NEW YORK (TheGoldAndOilGuy.com) -- Back in the day when I was a newbie trader and investor, I used to follow several stocks, sectors and commodities that had a setup chart patterns. I would draw all over them and then wait to catch the day of the breakout.
Unfortunately, I would miss a good chunk of the trades because they would break out when I was not watching the chart, forcing me to miss some unbelievable momentum and swing trading opportunities. I used to get rather frustrated with trading, to put it kindly.
But I eventually learned that there are several ways to avoid this from happening and each of these options work much better than watching the charts like a hawk waiting for that breakout that may or may not happen.
The beauty of my trading system is that it allows me to buy on the breakout whenever a strong breakout happens without me, I have methods that will automatically enter me into a long position on the first pullback after a confirmed trend reversal.
The positive trade-off of buying a pullback that follows a trend reversal or chart pattern is that buying pullbacks is often lower risk than buying breakouts because there is a lower risk of the breakout failing.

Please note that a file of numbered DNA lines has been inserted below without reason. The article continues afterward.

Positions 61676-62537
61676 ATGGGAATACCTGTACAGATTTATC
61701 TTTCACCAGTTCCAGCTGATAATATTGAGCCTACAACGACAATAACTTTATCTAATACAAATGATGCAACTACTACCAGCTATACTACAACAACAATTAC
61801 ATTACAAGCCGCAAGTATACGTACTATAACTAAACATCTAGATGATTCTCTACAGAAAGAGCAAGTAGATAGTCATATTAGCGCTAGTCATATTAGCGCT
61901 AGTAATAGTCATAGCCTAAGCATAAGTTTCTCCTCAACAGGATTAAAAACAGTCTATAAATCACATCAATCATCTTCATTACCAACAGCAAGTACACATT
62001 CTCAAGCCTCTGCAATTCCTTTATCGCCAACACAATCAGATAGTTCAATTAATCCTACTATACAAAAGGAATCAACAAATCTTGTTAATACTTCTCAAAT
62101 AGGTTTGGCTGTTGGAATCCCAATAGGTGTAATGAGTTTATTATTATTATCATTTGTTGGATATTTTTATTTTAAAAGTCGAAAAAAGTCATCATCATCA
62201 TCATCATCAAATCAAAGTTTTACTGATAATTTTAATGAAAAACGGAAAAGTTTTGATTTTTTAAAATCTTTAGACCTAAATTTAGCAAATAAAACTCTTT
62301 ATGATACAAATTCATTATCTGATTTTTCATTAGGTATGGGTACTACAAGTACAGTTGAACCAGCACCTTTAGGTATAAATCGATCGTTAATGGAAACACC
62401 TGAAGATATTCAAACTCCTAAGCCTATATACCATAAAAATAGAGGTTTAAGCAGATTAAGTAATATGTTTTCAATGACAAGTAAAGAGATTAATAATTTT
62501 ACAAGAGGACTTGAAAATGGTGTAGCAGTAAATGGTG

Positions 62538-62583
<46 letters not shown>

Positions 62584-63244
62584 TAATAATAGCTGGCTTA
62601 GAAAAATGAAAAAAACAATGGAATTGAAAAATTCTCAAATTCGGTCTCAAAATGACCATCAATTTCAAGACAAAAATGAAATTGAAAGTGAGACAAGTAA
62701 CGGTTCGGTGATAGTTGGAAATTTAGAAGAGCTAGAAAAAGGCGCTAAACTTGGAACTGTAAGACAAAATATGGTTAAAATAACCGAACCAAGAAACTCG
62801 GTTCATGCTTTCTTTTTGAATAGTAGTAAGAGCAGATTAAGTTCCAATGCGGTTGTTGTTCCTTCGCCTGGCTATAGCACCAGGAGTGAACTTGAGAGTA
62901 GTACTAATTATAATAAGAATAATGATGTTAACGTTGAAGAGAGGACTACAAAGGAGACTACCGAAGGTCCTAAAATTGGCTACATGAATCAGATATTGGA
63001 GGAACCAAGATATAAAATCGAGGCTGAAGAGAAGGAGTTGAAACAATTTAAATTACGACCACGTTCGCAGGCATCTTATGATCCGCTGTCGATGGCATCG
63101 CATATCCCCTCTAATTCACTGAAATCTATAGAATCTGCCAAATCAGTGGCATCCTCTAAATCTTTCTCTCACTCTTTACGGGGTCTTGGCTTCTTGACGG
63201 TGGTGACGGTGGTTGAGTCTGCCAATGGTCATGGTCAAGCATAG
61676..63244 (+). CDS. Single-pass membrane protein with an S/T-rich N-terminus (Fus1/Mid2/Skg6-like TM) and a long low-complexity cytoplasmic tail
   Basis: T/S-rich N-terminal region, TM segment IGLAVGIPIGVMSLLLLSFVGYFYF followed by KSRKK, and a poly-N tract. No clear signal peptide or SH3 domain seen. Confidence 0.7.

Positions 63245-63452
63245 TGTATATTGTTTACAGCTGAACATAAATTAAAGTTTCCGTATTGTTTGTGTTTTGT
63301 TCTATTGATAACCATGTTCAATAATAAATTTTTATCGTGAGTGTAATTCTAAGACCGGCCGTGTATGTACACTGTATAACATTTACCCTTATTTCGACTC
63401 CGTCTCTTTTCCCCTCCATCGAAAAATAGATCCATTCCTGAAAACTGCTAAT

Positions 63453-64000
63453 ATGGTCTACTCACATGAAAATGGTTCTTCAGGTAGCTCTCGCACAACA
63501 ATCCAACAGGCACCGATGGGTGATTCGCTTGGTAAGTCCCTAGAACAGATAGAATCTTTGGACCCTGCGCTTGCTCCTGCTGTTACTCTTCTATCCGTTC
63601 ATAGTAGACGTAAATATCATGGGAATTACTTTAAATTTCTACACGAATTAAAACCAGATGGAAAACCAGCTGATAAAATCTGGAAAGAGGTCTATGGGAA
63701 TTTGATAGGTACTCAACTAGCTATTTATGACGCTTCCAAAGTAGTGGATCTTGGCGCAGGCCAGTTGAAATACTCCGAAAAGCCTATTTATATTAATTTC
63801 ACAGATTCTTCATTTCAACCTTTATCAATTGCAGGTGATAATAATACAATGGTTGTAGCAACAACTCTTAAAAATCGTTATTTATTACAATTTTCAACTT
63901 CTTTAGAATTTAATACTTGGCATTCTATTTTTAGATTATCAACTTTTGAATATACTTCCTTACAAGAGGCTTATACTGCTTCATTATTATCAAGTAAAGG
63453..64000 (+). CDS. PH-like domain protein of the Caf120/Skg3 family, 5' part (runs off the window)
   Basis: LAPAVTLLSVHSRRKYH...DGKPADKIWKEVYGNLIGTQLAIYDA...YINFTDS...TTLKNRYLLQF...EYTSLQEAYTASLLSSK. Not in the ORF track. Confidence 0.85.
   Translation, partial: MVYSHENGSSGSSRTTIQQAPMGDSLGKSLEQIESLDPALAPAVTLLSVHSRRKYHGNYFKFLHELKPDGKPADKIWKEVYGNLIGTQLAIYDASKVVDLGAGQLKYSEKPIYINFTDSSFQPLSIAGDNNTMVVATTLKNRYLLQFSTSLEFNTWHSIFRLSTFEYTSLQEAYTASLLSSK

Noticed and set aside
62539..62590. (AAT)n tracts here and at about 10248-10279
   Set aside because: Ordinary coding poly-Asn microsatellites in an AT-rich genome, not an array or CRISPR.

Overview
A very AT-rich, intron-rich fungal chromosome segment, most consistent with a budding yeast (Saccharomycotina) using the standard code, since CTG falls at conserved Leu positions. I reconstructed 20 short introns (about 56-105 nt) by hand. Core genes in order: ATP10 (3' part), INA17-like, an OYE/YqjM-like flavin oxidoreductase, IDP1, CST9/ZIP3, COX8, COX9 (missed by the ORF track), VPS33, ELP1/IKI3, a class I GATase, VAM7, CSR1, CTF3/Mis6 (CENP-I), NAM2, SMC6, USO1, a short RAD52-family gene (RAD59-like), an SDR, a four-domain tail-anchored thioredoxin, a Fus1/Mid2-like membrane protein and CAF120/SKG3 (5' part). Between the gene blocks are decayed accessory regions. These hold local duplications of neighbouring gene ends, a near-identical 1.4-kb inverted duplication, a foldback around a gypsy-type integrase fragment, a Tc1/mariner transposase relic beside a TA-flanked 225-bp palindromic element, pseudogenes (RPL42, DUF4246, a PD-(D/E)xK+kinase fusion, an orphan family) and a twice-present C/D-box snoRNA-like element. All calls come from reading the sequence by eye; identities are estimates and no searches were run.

Before I get into those details let me update you on what gold stocks just did and what I expect them to do in the near future.
Recently, we have seen big money move into gold stocks. Gold and silver stocks are popping on high volume, which is great to see. While it is exciting, gold stocks are not yet in the clear from further selling or sideways trading.
If you have followed my work for a while you likely understand the four stages the market goes through (same on all time frames). Looking at the chart below it's clear the gold stock index HUI has completed a stage 4 decline and appears to be in the second half of an accumulation stage 1.
The stages in this chart I am talking about are big picture trends that last a year or two, more of an investor's 35,000-foot view on the market. A breakout and rally above the $280 level will be very bullish. Any pause or pullback after that will provide a low-risk opportunity to get involved.
I will let you in on a little secret of mine -- almost never buy an upside breakout. I actually wait for the first pullback. On the flip side, I always short on the breakdown; if I miss it, I will then get short on the first bounce.
This article represents the opinion of a contributor and not necessarily that of TheStreet or its editorial staff.